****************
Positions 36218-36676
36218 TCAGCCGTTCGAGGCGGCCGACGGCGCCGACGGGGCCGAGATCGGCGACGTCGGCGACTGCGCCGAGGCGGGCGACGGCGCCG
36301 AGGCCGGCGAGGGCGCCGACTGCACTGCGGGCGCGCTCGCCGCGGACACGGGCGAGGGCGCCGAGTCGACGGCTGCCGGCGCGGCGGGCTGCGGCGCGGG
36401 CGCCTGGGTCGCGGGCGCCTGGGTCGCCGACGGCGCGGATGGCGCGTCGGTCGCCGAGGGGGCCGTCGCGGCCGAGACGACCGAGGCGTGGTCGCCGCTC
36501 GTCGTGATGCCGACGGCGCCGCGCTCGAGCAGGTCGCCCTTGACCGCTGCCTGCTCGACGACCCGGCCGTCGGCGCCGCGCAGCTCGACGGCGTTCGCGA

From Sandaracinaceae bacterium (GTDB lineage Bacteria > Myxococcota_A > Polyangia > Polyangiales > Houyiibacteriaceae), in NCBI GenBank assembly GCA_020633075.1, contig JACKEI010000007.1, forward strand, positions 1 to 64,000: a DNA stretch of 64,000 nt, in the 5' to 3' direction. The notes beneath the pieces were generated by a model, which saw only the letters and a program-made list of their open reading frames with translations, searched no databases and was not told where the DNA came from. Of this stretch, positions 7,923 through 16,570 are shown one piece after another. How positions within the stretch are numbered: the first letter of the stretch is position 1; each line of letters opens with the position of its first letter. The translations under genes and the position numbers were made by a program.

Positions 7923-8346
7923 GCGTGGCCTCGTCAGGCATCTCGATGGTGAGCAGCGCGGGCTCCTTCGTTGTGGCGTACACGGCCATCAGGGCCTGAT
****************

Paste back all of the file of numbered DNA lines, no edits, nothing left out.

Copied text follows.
Positions 36218-36676
36218 TCAGCCGTTCGAGGCGGCCGACGGCGCCGACGGGGCCGAGATCGGCGACGTCGGCGACTGCGCCGAGGCGGGCGACGGCGCCG
36301 AGGCCGGCGAGGGCGCCGACTGCACTGCGGGCGCGCTCGCCGCGGACACGGGCGAGGGCGCCGAGTCGACGGCTGCCGGCGCGGCGGGCTGCGGCGCGGG
36401 CGCCTGGGTCGCGGGCGCCTGGGTCGCCGACGGCGCGGATGGCGCGTCGGTCGCCGAGGGGGCCGTCGCGGCCGAGACGACCGAGGCGTGGTCGCCGCTC
36501 GTCGTGATGCCGACGGCGCCGCGCTCGAGCAGGTCGCCCTTGACCGCTGCCTGCTCGACGACCCGGCCGTCGGCGCCGCGCAGCTCGACGGCGTTCGCGA

From Sandaracinaceae bacterium (GTDB lineage Bacteria > Myxococcota_A > Polyangia > Polyangiales > Houyiibacteriaceae), in NCBI GenBank assembly GCA_020633075.1, contig JACKEI010000007.1, forward strand, positions 1 to 64,000: a DNA stretch of 64,000 nt, in the 5' to 3' direction. The notes beneath the pieces were generated by a model, which saw only the letters and a program-made list of their open reading frames with translations, searched no databases and was not told where the DNA came from. Of this stretch, positions 7,923 through 16,570 are shown one piece after another. How positions within the stretch are numbered: the first letter of the stretch is position 1; each line of letters opens with the position of its first letter. The translations under genes and the position numbers were made by a program.

Positions 7923-8346
7923 GCGTGGCCTCGTCAGGCATCTCGATGGTGAGCAGCGCGGGCTCCTTCGTTGTGGCGTACACGGCCATCAGGGCCTGAT